April 2014

Kot tyeka bino

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“Kot tyeka bino” (The rain is coming) says Prossy, our language helper. We’ve now been in Uganda for 9 months and the rain is back. Out the window we watch a panoramic 180 degree fork lightning display as our buckets fill with gushing water from the roof. It disturbs me how giddy this makes Tessa, but I suppose it makes sense given how much time and effort this easy water saves. Now that ‘winter’ is here, our trips to the borehole will be few and far between. I never really realised how glorious seasons were before living here. They bring a rhythm and dependability to life and to time, which allows the heart to inhale and exhale. Summer had its advantages. Large bags of peanuts gifted by visitors, good roads, no rain to get in the way of movements and meetings. Although Tessa loved crisp frosts, the cold New Zealand winter mainly annoyed me. This winter is very welcome. Winter brings perfect temperatures, easy water (from the roof) and mangoes.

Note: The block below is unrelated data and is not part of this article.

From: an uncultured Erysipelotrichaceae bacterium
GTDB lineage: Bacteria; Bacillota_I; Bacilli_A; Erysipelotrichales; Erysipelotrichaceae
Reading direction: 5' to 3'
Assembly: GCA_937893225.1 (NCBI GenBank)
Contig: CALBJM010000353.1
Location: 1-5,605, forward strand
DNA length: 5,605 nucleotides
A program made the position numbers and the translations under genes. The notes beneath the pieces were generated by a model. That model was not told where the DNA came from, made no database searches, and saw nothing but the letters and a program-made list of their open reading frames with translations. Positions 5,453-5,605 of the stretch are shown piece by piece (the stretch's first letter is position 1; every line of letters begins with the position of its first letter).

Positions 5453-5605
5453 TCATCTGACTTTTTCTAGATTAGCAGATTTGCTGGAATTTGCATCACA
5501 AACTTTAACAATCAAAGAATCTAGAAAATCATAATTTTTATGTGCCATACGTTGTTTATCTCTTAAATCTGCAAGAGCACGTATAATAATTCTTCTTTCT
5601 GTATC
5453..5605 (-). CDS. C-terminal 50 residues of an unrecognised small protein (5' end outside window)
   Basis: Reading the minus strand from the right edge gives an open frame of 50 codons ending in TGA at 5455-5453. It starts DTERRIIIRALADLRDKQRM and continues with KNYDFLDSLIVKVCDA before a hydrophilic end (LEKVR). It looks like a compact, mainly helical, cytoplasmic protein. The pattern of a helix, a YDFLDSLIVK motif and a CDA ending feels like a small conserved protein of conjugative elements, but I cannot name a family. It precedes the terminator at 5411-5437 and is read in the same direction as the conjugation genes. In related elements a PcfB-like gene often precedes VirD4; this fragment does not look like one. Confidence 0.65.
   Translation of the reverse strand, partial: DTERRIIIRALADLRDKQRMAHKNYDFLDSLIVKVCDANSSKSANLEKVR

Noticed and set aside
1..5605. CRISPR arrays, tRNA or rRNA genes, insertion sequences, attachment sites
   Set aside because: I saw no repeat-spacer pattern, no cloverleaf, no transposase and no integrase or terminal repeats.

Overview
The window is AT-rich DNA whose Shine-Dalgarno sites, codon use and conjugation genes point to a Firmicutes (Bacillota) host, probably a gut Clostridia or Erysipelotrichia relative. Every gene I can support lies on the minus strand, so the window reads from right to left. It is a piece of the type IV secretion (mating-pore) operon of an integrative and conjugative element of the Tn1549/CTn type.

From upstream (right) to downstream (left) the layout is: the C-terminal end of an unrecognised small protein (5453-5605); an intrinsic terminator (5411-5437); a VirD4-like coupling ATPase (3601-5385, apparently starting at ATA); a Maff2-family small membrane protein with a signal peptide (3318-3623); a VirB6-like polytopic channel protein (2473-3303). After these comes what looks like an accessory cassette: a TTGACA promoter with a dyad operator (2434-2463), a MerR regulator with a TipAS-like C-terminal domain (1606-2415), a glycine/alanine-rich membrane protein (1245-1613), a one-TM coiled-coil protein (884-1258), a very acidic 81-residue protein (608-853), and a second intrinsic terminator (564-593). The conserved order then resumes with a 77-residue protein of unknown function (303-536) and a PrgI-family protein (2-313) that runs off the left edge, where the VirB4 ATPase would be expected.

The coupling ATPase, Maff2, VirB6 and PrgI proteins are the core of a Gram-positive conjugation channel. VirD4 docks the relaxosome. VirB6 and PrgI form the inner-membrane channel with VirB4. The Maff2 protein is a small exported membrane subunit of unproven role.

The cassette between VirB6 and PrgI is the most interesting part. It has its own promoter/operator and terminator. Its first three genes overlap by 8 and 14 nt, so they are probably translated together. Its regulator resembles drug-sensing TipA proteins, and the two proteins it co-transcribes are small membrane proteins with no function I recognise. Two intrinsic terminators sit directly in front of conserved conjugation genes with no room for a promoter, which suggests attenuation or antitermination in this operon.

The rain reflects refreshing changes in our lives. In the last 3 months there’s been some exciting developments in our work and living situation. One of the biggest boosts has been moving out of the hospital and back to the community again. In a stroke of good luck/blessing, our old home was available so we’ve moved out of the hospital and back ‘home’ again. I say home because it feels like it, more than the hospital ever did. Our neighbours are really happy to have us back. Leaving running water and consistent power behind is a bit hard, but we’ve made some wonderful additions to our home, which with remarkable small amounts of money and effort, have made life a lot easier than when we were hear 4 months ago.